Stem Cells Used to Successfully Regenerate Damage in Corticospinal Injury
For the first time, researchers show functional benefit in animal model of key motor control
Researchers from the University of California, San Diego School of Medicine and Veterans Affairs San Diego Health System, with colleagues in Japan and Wisconsin, have been able to direct stem cells neurons to regenerate lost tissue in damaged corticospinal tracts of rats. This has resulted in great functional benefit. “The corticospinal projection is the most important motor system in humans,” said senior study author Mark Tuszunski, MD, PhD, professor in the UC San Diego School of Medicine Department of Neurosciences and director of the UC San Diego Translational Neuroscience Institute. “It has not been successfully regenerated before. Many have tried, many have failed – including us, in previous efforts.” To read more, click here.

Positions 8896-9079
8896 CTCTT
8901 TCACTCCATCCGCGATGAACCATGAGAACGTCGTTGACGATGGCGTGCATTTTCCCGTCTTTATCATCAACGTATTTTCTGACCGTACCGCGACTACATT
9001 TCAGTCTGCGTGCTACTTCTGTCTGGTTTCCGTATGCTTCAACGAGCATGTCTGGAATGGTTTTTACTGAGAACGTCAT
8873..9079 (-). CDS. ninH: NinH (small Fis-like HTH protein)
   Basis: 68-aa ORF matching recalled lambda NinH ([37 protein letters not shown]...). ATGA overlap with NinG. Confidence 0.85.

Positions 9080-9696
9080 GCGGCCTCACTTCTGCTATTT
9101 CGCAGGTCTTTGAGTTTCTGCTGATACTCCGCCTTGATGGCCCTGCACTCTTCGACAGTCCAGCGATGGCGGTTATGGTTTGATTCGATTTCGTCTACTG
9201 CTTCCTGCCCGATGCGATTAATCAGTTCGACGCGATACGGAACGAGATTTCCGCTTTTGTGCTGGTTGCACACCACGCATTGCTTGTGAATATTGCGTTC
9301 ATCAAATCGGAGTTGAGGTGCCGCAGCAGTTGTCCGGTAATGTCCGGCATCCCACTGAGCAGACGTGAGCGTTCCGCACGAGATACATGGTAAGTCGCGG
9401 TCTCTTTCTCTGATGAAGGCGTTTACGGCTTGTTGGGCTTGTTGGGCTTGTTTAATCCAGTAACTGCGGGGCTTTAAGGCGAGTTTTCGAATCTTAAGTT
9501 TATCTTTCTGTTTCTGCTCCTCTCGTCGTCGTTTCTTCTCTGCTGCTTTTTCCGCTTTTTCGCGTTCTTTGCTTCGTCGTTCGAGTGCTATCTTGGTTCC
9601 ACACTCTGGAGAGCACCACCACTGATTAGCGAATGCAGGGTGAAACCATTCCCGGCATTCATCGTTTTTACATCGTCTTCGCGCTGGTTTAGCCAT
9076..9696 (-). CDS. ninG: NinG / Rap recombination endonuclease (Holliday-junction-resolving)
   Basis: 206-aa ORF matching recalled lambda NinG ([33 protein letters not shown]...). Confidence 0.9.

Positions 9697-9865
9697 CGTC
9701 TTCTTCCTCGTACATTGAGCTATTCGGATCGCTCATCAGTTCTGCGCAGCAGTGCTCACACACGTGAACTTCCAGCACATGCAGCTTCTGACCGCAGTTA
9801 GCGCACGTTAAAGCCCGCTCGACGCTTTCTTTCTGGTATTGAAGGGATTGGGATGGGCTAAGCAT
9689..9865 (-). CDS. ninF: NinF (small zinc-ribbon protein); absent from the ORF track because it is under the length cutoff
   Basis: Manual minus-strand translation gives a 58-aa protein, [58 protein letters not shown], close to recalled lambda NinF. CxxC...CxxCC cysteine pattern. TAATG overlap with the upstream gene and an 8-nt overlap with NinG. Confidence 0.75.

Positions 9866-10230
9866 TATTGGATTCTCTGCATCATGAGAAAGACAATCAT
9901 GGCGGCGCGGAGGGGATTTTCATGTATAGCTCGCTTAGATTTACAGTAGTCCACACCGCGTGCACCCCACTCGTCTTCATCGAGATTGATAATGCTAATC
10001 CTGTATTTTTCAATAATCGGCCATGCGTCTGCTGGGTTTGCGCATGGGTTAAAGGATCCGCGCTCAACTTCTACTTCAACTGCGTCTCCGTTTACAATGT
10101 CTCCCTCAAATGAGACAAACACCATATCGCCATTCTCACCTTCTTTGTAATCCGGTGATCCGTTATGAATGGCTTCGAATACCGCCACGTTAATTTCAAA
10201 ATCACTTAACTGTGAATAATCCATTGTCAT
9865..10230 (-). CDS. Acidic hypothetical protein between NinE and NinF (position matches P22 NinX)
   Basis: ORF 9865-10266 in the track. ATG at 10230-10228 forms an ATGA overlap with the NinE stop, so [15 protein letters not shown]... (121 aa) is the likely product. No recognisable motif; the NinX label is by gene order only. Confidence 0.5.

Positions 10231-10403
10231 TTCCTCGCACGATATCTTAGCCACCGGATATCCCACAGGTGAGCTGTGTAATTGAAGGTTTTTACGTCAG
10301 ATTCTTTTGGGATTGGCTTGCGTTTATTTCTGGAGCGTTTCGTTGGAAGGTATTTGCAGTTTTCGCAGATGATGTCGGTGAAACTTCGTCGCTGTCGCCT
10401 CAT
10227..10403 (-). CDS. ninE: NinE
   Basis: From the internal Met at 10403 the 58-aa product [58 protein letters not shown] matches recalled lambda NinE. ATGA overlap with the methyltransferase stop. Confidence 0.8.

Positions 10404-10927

Microsurgery Course Zurich
March 29-April 1, 2017; Zurich, Switzerland
12th World Congress on Brain Injury
March 29-April 1, 2017; New Orleans
2017 National Neuroscience Review
March 31-April 1, 2017; National Harbor, Md.
Brain & Brain PET 2017
April 1-4, 2017; Berlin, Germany
Neurosurgical Society of America Annual Meeting 2017
April 2-5, 2017; Jacksonville, Fla.